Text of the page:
By Mike Huguenin, Yahoo! SportsJan 6, 9:54 pm EST
Today is part 4 of our six-part position breakdown of Monday's BCS national championship game, looking at LSU's passing attack.
Part 1 was a look at Alabama's rush offense,
Part 2 focused on LSU's rush offense and
Part 3 was on Alabama's passing attack.
Today, Part 4 is on LSU's passing attack
Part 5 will be on the Tide's and Tigers' special teams and
Part 6 will be on the two coaching staffs.
You're forgiven if you don't think LSU thinks too much of the forward pass.
By the numbers
LSU pass offense
Passing yards per game: 160.2 (105th nationally)
Passing TDs: 21 (T-49th nationally)
Interceptions: 4 (T-1st fewest nationally)
Completion percentage: 61.8 (T-45th nationally)
Average yards per completion: 12.85 (31st nationally)
Total completions: 162 (108th nationally)
Passing attempts per game: 20.2 (113th nationally)
Passes of more than 20 yards *: 31 (T-84th nationally)
Passes of more than 50 yards *: 4 (T-50th nationally)
300-yard games: 0
200-yard games: 5
Games of fewer than 150 yards: 5
Alabama pass defense
Passing yards per game: 116.3 (1st nationally)
Passing TDs: 6 (1st fewest nationally)
Interceptions: 12 (T-53rd nationally)
Completion percentage: 48.3 (T-1st nationally)
Average yards per completion: 9.12 (1st nationally)
Total completions: 153 (2nd fewest nationally)
Passing attempts per game: 26.4 (14th fewest nationally)
Passes of more than 20 yards *: 15 (1st fewest nationally)
Passes of more than 50 yards *: 2 (T-12th fewest nationally)
300-yard games: 0
200-yard games: 2
Games of fewer than 150 yards: 10
Note: Stats from NCAA's statistics website; the asterisked ones are from cfbstats.com.
The Tigers have run 826 plays this season, with the emphasis on "run." Just 31.7 percent of LSU's offensive plays have been passing attempts (262), and just 32.5 percent of LSU's 62 touchdowns have come via the pass (21 of them).
QB Jordan Jefferson has started the past four games, and he has thrown for 684 yards, six TDs and one pick this season. Jarrett Lee started the first nine games and has 14 TDs and three picks, but Lee seems unlikely to see much time against Alabama in the title game. Indeed, he threw two interceptions in the teams' regular-season meeting, which was his last start; he has thrown just five passes in the past four games.
Jefferson has an OK arm, but is more dangerous as a runner than as a passer. While he avoided killer mistakes this season, he made a bunch of them the past two seasons. His mobility is a plus, and he can be effective at times on rollout passes.
He has some nice weapons at wide receiver. Junior Rueben Randle is a big guy (6 feet 4/208 pounds) who can fly, but he has just 94 catches in his career, including 50 for 904 yards and eight TDs this season. Though he doesn't get the ball all that much, he must be accounted for on every play.
True freshman Odell Beckham Jr. has emerged as a solid No. 2 receiver. His dad was a running back for the Tigers in the early 1990s, and his mom was an All-American track athlete at LSU. Beckham has 36 catches for 437 yards and two scores. But he hasn't scored since Game 5 against Kentucky.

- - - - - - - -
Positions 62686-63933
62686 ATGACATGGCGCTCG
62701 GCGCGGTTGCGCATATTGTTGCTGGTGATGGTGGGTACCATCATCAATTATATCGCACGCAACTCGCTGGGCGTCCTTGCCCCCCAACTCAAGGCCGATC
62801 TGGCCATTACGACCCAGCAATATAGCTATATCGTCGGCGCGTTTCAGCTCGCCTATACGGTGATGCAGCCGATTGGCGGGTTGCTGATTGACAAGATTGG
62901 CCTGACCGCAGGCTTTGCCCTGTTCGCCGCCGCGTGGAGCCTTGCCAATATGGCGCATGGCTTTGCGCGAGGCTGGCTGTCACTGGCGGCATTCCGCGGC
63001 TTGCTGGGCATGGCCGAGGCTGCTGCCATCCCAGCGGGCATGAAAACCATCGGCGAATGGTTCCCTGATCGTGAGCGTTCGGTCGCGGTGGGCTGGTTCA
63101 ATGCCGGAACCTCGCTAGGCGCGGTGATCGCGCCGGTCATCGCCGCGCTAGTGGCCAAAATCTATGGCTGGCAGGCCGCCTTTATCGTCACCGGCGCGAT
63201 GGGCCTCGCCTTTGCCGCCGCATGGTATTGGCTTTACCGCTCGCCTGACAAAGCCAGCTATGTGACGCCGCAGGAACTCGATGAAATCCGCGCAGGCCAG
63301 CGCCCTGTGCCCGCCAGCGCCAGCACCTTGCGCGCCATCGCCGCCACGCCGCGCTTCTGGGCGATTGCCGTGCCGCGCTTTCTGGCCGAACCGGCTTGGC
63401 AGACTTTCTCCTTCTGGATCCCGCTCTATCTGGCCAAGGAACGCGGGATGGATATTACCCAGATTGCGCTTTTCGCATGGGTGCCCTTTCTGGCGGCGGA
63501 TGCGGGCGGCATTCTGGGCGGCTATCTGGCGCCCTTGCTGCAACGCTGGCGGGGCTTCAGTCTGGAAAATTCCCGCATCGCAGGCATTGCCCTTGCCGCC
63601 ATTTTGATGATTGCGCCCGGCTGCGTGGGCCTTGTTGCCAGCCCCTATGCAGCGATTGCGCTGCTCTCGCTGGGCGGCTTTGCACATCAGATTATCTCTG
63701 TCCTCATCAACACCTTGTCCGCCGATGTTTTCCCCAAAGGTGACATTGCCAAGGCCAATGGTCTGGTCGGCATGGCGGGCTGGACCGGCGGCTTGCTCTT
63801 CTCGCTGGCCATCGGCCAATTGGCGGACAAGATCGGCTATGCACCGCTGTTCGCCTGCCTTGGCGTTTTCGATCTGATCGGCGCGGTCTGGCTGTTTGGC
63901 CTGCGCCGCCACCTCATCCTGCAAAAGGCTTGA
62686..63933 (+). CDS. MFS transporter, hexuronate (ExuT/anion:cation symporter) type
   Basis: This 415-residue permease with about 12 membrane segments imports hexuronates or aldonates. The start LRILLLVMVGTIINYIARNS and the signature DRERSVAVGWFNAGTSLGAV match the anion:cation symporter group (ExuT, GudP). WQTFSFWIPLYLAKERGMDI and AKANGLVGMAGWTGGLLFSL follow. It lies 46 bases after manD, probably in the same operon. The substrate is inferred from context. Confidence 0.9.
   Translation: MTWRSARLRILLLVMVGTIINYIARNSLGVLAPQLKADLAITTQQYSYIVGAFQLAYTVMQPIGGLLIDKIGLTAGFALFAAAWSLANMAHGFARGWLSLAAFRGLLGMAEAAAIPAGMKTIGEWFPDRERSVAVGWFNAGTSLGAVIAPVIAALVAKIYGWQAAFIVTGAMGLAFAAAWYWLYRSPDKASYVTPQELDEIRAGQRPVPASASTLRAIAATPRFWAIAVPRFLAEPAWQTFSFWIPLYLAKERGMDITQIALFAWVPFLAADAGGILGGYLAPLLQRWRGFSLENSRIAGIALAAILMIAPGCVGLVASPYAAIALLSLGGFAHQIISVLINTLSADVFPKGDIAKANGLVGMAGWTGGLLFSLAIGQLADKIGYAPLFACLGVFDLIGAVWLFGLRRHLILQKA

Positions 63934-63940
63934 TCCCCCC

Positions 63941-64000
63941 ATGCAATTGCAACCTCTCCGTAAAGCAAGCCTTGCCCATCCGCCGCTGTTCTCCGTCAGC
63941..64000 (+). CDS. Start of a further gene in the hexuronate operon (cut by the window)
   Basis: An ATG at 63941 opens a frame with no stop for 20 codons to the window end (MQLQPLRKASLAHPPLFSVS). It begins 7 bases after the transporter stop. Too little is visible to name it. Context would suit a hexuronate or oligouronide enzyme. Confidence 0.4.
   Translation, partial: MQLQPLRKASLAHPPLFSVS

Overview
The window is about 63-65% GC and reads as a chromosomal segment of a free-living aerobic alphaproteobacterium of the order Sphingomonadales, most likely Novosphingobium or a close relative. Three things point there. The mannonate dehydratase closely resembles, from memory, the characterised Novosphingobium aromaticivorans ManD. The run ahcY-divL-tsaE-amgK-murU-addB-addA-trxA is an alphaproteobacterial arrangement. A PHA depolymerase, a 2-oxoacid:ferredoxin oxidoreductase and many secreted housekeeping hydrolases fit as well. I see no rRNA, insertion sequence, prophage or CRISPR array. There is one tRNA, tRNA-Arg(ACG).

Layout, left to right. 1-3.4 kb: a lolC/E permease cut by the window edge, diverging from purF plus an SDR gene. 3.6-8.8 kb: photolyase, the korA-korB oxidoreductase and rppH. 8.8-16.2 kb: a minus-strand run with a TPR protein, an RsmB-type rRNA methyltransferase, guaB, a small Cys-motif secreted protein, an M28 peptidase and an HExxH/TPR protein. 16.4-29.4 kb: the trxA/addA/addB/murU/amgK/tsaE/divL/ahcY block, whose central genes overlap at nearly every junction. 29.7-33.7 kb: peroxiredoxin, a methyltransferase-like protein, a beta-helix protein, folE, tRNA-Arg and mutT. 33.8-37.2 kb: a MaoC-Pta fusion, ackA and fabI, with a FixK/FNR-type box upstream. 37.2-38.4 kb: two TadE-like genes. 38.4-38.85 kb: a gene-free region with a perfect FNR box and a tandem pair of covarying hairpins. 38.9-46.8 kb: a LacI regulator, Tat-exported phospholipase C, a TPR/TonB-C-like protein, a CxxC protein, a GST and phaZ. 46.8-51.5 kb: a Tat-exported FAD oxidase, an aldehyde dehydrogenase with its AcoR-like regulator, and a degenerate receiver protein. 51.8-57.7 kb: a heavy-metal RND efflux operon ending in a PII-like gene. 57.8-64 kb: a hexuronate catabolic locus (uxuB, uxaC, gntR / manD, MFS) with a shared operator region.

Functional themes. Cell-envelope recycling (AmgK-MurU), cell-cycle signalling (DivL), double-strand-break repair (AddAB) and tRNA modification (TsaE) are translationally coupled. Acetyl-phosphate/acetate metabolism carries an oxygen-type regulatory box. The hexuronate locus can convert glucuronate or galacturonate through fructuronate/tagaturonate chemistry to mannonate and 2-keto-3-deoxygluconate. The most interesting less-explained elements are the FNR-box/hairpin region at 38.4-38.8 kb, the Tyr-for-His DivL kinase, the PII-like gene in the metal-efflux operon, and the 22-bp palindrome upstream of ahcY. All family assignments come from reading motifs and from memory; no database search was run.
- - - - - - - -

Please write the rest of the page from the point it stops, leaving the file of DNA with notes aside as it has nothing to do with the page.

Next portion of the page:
No other player on the roster has more than 17 catches.
TE DeAngelo Peterson has the speed to be a downfield threat, and has 17 receptions and one score. Junior WR Russell Shepard lost his starting job to Beckham; he is a superb athlete but remains raw as a receiver. He has 14 receptions, but four have gone for touchdowns.
LSU's line has allowed 14 sacks, with one of those coming in the win over the Tide.
Alabama has 26 sacks this season; LB Courtney Upshaw leads with 8.5, including the one against LSU. Only one defensive lineman, backup T Nick Gentry, has more than one sack, and he has 3.5.
While the sack total might seem low, Alabama thrives on getting pressure on opposing quarterbacks. The Tide also has 40 quarterback hurries, with Upshaw leading the way with 11. Fellow LB Dont'a Hightower has eight pressures, three sacks and three pass breakups.
Alabama leads the nation in pass defense and pass efficiency defense, and also has allowed the fewest TD passes (six). The Tide has allowed just two TD passes in the past seven games. Alabama has 12 picks, and two of them came against LSU (both thrown by Lee).
The secondary isn't as deep as LSU's, but the starters make this one of the top two or three defensive backfields in the nation. Starting CBs Dre Kirkpatrick and DeQuan Menzie have combined for one pick and 20 pass breakups, and backup DeMarcus Milliner leads the team with three interceptions and also has nine breakups.
Senior SS Mark Barron is a likely first-round pick, and while his main value comes in run support, he does have one pick and five breakups. FS Robert Lester's play dropped a bit from last season, but he still has two interceptions.
The verdict: Alabama gets the edge here. LSU didn't throw for more than 225 yards in a game this season – that total came against FCS program Northwestern State (La.) – and threw for 105 or fewer yards in three of its past five games, including just 30 in the SEC championship game win over Georgia. To expect the Tigers to have a big passing game against Alabama is delusional. Indeed, if LSU has to go to the air to win, it's in big trouble. Still, LSU has the potential to hit one or two big plays in the passing game, with "big" meaning 20-plus yards. Shepard had a 34-yarder against Alabama on Nov. 5.